When we think of drug rehabilitation and recovery centers, we usually think of hard drugs like heroin, cocaine, or meth. While it’s true that people addicted to these drugs need effective treatment that promotes long-term recovery, we often forget about alcohol addiction.
In 2015, The National Council on Alcoholism and Drug Dependence compiled some shocking data about alcohol use in the United States:
Excessive use of alcohol causes up to 88,000 deaths alone.
Thirty people die each day of alcohol-related car accidents.
3.9 million Americans were treated in 2005 for drug addiction and drug abuse, but 2.5 million of those addicts were also treated for alcoholism.
There is a huge growth in alcoholism in the 18-24 age bracket.
Thousands of children under the age of 16 have had a drink of alcohol, making them more likely to turn to alcohol in the future.
Alcohol use during teen years kills more teenagers than all other illicit drugs.
These figures alone strongly suggest a major problem in the United States. One of the reasons we often don’t think about alcohol and alcoholism when we think of drug rehabilitations centers is because drinking is considered socially acceptable. But if you do know someone struggling with alcohol dependence, you can call on the expert services of alcohol rehab facilities in Newark NJ to get some help.
Our facility, Greater Essex Counseling Services, is a long-term drug treatment facility ready to help you or your loved one recover from addiction. You can stay up to date with Blueprints for Recovery and call us today at if you want more information.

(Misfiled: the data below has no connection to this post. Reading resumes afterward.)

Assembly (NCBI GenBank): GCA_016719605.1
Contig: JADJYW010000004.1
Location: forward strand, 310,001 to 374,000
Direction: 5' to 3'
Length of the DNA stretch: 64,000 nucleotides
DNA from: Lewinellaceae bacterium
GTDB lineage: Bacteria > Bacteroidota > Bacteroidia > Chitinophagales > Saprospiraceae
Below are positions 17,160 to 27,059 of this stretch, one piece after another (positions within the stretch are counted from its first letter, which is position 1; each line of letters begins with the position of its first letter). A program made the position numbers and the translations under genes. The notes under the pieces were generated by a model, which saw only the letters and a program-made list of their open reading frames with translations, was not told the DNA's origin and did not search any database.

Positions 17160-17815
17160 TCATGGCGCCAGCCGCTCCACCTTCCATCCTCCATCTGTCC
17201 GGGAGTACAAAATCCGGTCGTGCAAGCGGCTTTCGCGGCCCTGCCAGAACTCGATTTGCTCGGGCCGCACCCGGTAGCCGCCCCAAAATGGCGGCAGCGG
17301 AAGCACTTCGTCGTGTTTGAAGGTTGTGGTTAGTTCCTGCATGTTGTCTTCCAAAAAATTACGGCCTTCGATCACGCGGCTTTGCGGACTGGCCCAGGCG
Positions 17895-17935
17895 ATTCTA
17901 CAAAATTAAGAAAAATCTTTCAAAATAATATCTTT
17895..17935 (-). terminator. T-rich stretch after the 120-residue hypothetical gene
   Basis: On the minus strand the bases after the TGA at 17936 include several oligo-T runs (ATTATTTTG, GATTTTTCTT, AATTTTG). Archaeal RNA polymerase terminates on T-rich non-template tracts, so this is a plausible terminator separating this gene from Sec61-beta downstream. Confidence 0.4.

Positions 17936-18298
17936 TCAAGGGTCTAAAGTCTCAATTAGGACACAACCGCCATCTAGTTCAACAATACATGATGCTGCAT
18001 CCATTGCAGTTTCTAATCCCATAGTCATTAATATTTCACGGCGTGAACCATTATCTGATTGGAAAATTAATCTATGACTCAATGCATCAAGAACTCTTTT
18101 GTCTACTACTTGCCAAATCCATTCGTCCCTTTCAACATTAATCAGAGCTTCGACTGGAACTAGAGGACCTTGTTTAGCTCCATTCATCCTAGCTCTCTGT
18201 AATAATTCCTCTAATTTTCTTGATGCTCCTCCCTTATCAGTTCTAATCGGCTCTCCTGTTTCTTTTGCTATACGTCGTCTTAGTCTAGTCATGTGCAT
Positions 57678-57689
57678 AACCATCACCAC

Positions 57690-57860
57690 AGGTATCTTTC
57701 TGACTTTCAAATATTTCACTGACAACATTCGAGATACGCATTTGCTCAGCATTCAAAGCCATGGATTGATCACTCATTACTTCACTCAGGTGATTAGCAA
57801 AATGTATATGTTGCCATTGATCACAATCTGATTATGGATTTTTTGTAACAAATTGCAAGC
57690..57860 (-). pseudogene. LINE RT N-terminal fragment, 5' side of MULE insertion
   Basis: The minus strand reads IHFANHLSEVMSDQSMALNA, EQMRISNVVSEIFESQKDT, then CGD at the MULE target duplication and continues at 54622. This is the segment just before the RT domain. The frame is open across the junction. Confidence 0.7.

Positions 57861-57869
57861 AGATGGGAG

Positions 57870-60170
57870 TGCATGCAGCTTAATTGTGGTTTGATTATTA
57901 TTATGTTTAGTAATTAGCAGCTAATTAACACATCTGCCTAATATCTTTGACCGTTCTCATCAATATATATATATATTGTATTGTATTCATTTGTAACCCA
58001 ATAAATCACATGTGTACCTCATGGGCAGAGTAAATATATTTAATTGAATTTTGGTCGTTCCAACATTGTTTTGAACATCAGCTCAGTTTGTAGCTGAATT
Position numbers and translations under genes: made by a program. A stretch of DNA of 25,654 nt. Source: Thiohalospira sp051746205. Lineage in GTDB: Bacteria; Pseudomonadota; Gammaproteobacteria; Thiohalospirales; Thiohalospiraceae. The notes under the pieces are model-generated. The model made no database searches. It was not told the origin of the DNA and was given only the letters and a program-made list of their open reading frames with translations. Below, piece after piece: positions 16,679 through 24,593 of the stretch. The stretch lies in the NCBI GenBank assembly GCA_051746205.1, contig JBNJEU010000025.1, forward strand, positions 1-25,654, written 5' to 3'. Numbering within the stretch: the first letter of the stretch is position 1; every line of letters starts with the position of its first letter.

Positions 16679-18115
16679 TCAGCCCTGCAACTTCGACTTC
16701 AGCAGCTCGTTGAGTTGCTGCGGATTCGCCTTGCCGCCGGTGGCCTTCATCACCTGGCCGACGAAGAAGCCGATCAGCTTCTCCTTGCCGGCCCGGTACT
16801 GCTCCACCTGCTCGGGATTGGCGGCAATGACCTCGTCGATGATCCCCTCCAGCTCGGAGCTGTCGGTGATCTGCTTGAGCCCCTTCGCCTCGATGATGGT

Recovering from Alcoholism
Good rehabilitation facilities understand that alcoholism is a gradual process that begins early in a person’s life—and a major part of recovery itself understands this. Full recovery certainly does not happen overnight, and a good rehab facility will approach the person seeking help as an individual with their own set of unique problems.
What to Expect
At our rehab facility, we offer the following programs to assist in long-term recovery:
Nutrition and cooking program designed to help drug-dependent residents get back on track with their health and learn new skills for the outside world.
Mindfulness therapy that encourages self-reflection and self-confidence.
An anger management program designed to develop new coping skills and to address some of the common symptoms of alcoholism and drug dependence.
Group therapy sessions, where people are encouraged to talk and share their feelings and experiences in a supportive environment.
Art and expression therapy to encourage emotional exploration.
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